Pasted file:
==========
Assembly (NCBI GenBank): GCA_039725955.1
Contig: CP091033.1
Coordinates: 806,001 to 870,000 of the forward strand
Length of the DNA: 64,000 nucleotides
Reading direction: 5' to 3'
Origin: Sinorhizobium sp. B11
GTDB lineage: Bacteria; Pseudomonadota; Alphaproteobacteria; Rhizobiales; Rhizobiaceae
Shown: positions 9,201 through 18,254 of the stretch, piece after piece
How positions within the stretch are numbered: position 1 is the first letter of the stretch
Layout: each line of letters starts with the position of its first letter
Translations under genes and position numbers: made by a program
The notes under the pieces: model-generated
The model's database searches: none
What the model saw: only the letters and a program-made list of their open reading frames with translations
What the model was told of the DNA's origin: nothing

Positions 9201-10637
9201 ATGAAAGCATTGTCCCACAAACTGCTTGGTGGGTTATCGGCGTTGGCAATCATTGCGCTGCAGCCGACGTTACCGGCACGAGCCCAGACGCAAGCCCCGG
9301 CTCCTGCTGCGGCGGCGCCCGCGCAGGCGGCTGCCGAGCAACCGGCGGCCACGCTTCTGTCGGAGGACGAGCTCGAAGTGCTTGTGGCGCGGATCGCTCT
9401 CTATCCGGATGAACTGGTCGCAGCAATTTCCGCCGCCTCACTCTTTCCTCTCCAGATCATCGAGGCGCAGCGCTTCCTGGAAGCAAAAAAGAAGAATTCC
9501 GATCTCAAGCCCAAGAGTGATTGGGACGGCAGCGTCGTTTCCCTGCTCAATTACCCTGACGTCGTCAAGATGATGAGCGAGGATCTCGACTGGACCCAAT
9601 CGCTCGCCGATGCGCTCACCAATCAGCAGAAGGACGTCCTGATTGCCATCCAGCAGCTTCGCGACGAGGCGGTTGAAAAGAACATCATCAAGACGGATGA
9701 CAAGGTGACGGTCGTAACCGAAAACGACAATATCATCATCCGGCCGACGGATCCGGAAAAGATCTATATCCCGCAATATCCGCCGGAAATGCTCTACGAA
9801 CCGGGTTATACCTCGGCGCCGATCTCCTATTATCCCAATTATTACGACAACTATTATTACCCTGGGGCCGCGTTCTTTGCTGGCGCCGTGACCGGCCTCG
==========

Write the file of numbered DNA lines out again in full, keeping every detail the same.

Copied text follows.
Assembly (NCBI GenBank): GCA_039725955.1
Contig: CP091033.1
Coordinates: 806,001 to 870,000 of the forward strand
Length of the DNA: 64,000 nucleotides
Reading direction: 5' to 3'
Origin: Sinorhizobium sp. B11
GTDB lineage: Bacteria; Pseudomonadota; Alphaproteobacteria; Rhizobiales; Rhizobiaceae
Shown: positions 9,201 through 18,254 of the stretch, piece after piece
How positions within the stretch are numbered: position 1 is the first letter of the stretch
Layout: each line of letters starts with the position of its first letter
Translations under genes and position numbers: made by a program
The notes under the pieces: model-generated
The model's database searches: none
What the model saw: only the letters and a program-made list of their open reading frames with translations
What the model was told of the DNA's origin: nothing

Positions 9201-10637
9201 ATGAAAGCATTGTCCCACAAACTGCTTGGTGGGTTATCGGCGTTGGCAATCATTGCGCTGCAGCCGACGTTACCGGCACGAGCCCAGACGCAAGCCCCGG
9301 CTCCTGCTGCGGCGGCGCCCGCGCAGGCGGCTGCCGAGCAACCGGCGGCCACGCTTCTGTCGGAGGACGAGCTCGAAGTGCTTGTGGCGCGGATCGCTCT
9401 CTATCCGGATGAACTGGTCGCAGCAATTTCCGCCGCCTCACTCTTTCCTCTCCAGATCATCGAGGCGCAGCGCTTCCTGGAAGCAAAAAAGAAGAATTCC
9501 GATCTCAAGCCCAAGAGTGATTGGGACGGCAGCGTCGTTTCCCTGCTCAATTACCCTGACGTCGTCAAGATGATGAGCGAGGATCTCGACTGGACCCAAT
9601 CGCTCGCCGATGCGCTCACCAATCAGCAGAAGGACGTCCTGATTGCCATCCAGCAGCTTCGCGACGAGGCGGTTGAAAAGAACATCATCAAGACGGATGA
9701 CAAGGTGACGGTCGTAACCGAAAACGACAATATCATCATCCGGCCGACGGATCCGGAAAAGATCTATATCCCGCAATATCCGCCGGAAATGCTCTACGAA
9801 CCGGGTTATACCTCGGCGCCGATCTCCTATTATCCCAATTATTACGACAACTATTATTACCCTGGGGCCGCGTTCTTTGCTGGCGCCGTGACCGGCCTCG